briefly in the third round.
“He was tough as hell,” said Saunders, who tipped his spear with numerous triangle choke, armbar and kimura attempts. “I gave him respect after. Kid fought to the end. It was definitely good to get [the first tournament win] out of the way.”
Cramer Avenges Loss, Outpoints Nader
“The Ultimate Fighter” Season 7 quarterfinalist Dan Cramer avenged his August defeat to Jeff Nader, as he eked out a split decision over the Cape Cod Fighting Alliance export in a preliminary middleweight matchup. Two of the three judges, Cardo Urso and Eric Colon, scored it for Cramer (8-3, 5-1 BFC) by matching 29-28 counts. A third, Dave Tirelli, cast a dissenting 30-27 vote for Nader (5-5, 1-1 BFC).
Cramer did his best work in the bookend rounds, as he knocked down Nader in the first and struck for a takedown in the third. With the decision perhaps still in doubt, the American Top Team representative put Nader on the mat in round three. Backed by a crowd that came down decidedly in his favor, Cramer went to work with punches and kept Nader pinned to the mat, securing his
seventh win in nine outings.
Prospect Koreshkov Moves to 9-0
Undefeated Russian prospect Andrey Koreshkov scored the seventh first-round stoppage of his nine-fight career, as he knocked out journeyman Tiawan Howard 86 seconds into their preliminary welterweight encounter.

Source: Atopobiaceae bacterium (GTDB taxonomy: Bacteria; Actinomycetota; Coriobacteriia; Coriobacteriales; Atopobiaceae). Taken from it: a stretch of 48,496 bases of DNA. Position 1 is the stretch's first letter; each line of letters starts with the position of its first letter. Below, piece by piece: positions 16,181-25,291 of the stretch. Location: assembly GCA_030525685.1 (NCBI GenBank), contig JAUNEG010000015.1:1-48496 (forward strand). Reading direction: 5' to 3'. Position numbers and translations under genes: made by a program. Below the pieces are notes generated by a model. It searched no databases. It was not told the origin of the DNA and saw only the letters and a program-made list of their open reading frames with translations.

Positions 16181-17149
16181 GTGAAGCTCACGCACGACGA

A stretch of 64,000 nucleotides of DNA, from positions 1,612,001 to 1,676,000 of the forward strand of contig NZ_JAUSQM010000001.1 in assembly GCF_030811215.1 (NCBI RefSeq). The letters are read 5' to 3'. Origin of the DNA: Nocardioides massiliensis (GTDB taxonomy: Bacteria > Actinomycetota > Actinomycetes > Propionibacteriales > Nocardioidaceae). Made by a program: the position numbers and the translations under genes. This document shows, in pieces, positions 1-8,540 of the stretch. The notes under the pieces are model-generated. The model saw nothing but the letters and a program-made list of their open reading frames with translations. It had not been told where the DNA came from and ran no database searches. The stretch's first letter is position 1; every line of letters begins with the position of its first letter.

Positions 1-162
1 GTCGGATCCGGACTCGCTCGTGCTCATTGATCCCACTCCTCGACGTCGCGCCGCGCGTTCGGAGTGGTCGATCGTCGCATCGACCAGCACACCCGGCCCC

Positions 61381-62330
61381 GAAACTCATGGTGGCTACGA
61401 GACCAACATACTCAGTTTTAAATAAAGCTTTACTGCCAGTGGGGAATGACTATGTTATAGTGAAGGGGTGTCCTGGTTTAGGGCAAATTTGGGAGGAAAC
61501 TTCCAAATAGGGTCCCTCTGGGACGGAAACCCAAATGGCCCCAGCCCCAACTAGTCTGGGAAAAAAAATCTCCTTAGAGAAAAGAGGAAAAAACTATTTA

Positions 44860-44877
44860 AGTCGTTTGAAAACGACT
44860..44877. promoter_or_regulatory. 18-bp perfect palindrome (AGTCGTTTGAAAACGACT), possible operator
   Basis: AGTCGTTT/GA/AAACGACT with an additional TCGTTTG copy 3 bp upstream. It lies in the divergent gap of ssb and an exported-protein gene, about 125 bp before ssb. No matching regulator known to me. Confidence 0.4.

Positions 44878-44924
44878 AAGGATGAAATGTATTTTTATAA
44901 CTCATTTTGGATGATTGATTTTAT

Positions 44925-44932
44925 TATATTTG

Koreshkov (9-0, 1-0 BFC) set the tone with a beautiful spinning-back kick, stunned his opponent with an overhand right and sent him on his way with a crushing right uppercut. Follow-up hammerfists punctuated the 21-year-old’s victory but were not needed. Howard (9-9, 0-1 BFC) has lost six of his last eight matches.
Holland Stops ATT’s Kheyfets
Team Tiger Schulmann representative Munah Holland stopped the previously unbeaten Marianna Kheyfets on second-round punches in a preliminary women’s showdown at 125 pounds. Holland (3-1, 1-0 BFC) polished off her foe 4:45 into round two. Her blistering right hand was the difference maker.
After a competitive first round, Holland went to work with her fists. She whacked Kheyfets (5-1, 0-1 BFC) with a right, trailed her to the ground and looked to finish. Kheyfets survived the first few volleys and returned to an upright position twice. However, Holland put down the American Top Team standout for good with another right hand, leaving referee Todd Anderson little choice but to intervene.
Flemming Necktie Submits Rogers
Brandon Flemming made quite an impression in his professional debut, as he submitted fellow rookie Pete Rogers with a first-round Peruvian necktie in a preliminary featherweight tilt. Rogers (0-1, 0-0 BFC) met his end 3:39 into round one.
Turned away on his initial takedown attempt, Flemming (1-0, 1-0 BFC) later scored with a hip toss, peppered his opponent with ground-and-pound and ultimately passed to side control. He then trapped Rogers during a scramble, controlling his head and neutralizing his hands before locking in the fight-finishing submission.
Finally, American Top Team Connecticut product Ryan Quinn (7-3, 4-0 BFC) took a unanimous decision from Marc Stevens (14-7, 0-1 BFC), as he spoiled the Bellator debut of “The Ultimate Fighter” Season 12 alum and earned 29-28, 29-28 and 30-27 nods from the judges in a catchweight battle; and lightweight Matt Bessette (8-3, 1-0 BFC) won for the fifth time in six appearances, as he captured a unanimous decision from Saul Almeida (12-2, 1-1 BFC) with 30-27, 30-27 and 29-28 scores from the judges.